TALLAHASSEE, Fla. – Since his first day at Florida State, Derrick Nnadi has always been, as offensive lineman Alec Eberle put it, “strong as an ox.”
At 6-foot-1, 312 pounds, the junior defensive tackle strikes an imposing figure at the line of scrimmage.
Now with two seasons on his ledger, Nnadi is combining his brawn with his brains in an effort take his game up a notch.
“Two years ago, he didn’t know the defense as well,” said Eberle, who regularly lines up across from Nnadi in practice. “Now he’s studying the film, he’s studying his playbook and he’s getting so ahead to where he’s not just relying on his strength and his pure ability to beat the offensive linemen, he’s really using technique and using smarts to get by.”
Nnadi could tell a difference in his game from the moment he stepped on to the practice fields on Tuesday.
As a freshman, he said, it was as much as he could do to keep his head above water while learning the ins and outs of Florida State’s defensive playbook.
Things got better during Nnadi’s sophomore season, when he amassed 45 tackles (second-most among FSU’s returning defenders in 2016) and two sacks, but he still felt like he had more to learn.
A year later, as he enters his junior season, Nnadi knows exactly what he’s doing. And that, combined with his physical gifts, makes Nnadi a handful for offensive linemen.
“I feel more comfortable,” Nnadi said. “Honestly, I’m having fun out there. I’m having so much fun. Because I’ve been here so long, I’ve been really focused on my craft and I feel like we can really do something this year.”
Nnadi’s emergence comes at a good time, as FSU’s defensive tackles must contend with the loss of two seniors, including veteran leader Nile Lawrence-Stample.
Nnadi, who referred to Lawrence-Stample as a “big brother,” said he still texts with Lawrence-Stample, often just to see how he’s doing and other times to pick his brain for football advice.
As one of the more experienced players in FSU’s group of defensive tackles, Nnadi said he hopes to grow into a similar role for his younger teammates.
“It’s like if you’re in class,” Nnadi said. “If you know you’ve got good grades, someone’s going to ask you, ‘Hey, how’d you get this right? … What’d I do wrong here?’ You know what you’ve got to do. And you’ve just got to help others get to the same level as you.”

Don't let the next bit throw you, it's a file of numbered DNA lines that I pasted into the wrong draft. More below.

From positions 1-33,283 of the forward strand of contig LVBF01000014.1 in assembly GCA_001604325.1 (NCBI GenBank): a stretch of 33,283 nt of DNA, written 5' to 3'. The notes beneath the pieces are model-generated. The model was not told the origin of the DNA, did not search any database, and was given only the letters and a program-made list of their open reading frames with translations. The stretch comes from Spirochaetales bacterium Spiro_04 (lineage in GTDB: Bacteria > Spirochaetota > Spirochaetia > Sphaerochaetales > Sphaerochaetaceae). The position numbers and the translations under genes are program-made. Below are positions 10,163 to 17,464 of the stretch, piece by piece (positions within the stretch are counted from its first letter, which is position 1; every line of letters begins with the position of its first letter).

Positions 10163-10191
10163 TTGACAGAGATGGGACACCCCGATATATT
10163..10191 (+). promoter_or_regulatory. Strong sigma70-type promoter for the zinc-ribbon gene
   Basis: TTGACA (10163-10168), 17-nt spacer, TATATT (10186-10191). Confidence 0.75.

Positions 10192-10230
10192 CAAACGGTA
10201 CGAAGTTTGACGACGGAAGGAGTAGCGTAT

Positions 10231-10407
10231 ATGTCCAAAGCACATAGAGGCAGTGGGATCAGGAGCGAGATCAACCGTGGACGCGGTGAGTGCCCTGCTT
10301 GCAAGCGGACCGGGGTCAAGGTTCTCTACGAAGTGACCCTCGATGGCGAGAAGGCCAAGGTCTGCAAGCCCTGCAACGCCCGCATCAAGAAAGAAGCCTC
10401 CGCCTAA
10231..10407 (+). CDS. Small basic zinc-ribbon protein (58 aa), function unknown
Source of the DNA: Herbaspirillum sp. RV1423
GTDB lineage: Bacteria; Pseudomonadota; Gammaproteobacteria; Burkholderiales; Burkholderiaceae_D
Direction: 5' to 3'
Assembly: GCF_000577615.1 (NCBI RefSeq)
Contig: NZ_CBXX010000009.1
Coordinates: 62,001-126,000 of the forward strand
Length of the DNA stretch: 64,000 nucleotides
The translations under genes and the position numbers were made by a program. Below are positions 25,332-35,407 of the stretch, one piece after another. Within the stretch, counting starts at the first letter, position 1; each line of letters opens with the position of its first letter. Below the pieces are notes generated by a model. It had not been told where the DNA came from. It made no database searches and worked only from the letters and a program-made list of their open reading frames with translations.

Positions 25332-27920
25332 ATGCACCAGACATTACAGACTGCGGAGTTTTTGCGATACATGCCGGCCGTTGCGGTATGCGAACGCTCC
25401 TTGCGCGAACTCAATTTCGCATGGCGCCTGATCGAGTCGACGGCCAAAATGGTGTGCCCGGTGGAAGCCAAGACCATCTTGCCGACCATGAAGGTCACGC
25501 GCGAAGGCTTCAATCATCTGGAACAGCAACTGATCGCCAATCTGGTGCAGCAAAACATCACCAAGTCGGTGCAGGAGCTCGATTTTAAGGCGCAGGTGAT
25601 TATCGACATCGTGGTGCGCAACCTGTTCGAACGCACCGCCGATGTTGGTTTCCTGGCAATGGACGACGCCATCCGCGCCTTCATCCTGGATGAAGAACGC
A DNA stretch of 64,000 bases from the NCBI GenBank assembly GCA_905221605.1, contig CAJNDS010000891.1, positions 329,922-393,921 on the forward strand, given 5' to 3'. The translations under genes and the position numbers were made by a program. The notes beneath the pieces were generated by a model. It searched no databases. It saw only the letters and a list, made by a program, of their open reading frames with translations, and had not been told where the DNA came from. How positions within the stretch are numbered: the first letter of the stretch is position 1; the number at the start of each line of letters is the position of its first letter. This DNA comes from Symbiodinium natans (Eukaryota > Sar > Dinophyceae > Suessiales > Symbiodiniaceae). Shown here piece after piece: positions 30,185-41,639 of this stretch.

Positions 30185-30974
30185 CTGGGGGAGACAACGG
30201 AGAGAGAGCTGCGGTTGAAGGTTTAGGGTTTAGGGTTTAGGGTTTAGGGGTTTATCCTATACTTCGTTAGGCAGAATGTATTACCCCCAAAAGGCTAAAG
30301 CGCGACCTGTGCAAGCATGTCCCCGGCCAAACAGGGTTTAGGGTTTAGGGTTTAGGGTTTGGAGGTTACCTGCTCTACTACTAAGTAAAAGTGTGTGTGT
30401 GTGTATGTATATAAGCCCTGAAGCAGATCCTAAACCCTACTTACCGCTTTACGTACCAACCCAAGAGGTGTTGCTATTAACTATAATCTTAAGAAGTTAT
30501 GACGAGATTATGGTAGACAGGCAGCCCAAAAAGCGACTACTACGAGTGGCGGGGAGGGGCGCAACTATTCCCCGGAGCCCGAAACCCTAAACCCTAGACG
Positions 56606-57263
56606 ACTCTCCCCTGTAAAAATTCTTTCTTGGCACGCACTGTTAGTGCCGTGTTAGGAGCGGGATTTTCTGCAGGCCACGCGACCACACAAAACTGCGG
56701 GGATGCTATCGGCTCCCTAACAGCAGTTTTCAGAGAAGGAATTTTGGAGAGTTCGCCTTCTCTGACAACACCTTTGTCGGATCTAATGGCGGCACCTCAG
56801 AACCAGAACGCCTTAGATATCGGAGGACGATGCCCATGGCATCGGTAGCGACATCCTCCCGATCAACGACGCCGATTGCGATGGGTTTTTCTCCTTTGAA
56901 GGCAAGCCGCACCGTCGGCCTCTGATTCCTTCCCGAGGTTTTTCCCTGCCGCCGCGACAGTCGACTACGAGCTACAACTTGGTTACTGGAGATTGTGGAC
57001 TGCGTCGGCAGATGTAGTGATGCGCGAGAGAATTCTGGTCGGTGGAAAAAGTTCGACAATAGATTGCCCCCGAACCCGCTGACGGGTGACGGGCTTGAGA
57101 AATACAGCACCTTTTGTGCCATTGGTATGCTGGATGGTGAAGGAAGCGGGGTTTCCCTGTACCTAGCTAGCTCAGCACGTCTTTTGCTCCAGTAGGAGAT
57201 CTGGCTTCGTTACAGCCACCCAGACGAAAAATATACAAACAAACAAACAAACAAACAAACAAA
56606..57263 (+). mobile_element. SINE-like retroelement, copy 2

Fisher pushes for uniformity across college football
FSU coach Jimbo Fisher was asked Thursday for his thoughts about the Atlantic Coast Conference’s scheduling model, and whether he’d be in favor of playing nine league games. (ACC athletics directors had been expected to vote on the matter on Friday but have since decided to delay that vote, according to David Teel of the Newport News Daily Press)
Fisher said he prefers the current eight-game model, which allows FSU to play Florida each year while also participating in high-profile, non-conference games like this season’s opener against Mississippi.
More than that, though, Fisher is concerned at the differences in scheduling throughout college football’s “Power Five” conferences.
The ACC and Southeastern Conference play eight league games, while the Big Ten, Big 12 and Pac-12 all play nine. Furthermore, four of those conferences play championship games, while the Big 12 does not.
“We’re the only sport in America that doesn’t have the same set of rules for everybody that plays,” Fisher said. “I have never figured that out. I’m for uniformity across the board.”
Also on Fisher’s radar are potential changes that could either reduce or prohibit games against Football Championship Subdivision (FCS) opponents.
While those games are sometimes derided for having big talent discrepancies and lopsided final scores, Fisher noted that they also provide smaller schools with the resources needed to balance their budgets.
The Big Ten no longer allows its teams to schedule FCS opponents. Florida State will host Charleston Southern, which made the FCS playoff semifinals last season, on Sept. 10.
“If you don’t play an FCS (school) – How do they make their budget? Playing a big school,” Fisher said. “How do the Division IIs make their budget? Playing an FCS.”
Fisher, who played quarterback at Division II Salem College, believes the potential rules changes could have long term implications for the sport.
“I played Division II football, turned out pretty good,” he said. “And right now my school doesn’t play football anymore, you know why? Couldn’t afford to. What if those opportunities for kids go away?”
James nearing return, Phillips out with knee injury
Sophomore safety Derwin James took another step in his recovery from a foot injury Thursday, participating with the team in warmups before returning to his individual workouts during practice.
Fisher said James’ injury has healed, but that the training staff wants to be sure that the surrounding muscles are built back up before he returns to full-speed practices.
“We’re going to do a certain amount of training and simulate a practice and get him up there and make sure everything around (is good) before we let him hit,” Fisher said. “So it should be coming very, very quickly.”
Meanwhile, sophomore receiver Da’Vante Phillips is out indefinitely after injuring his knee while coming down with a catch.
Fisher said the injury is not as bad as initially feared, but did not put any timeframe on his return.
“He’s got a real bad bone bruise and a few ligaments on the outside of his knee,” Fisher said. “He went up on a catch and just came down stiff-legged. And he was having a real good day.”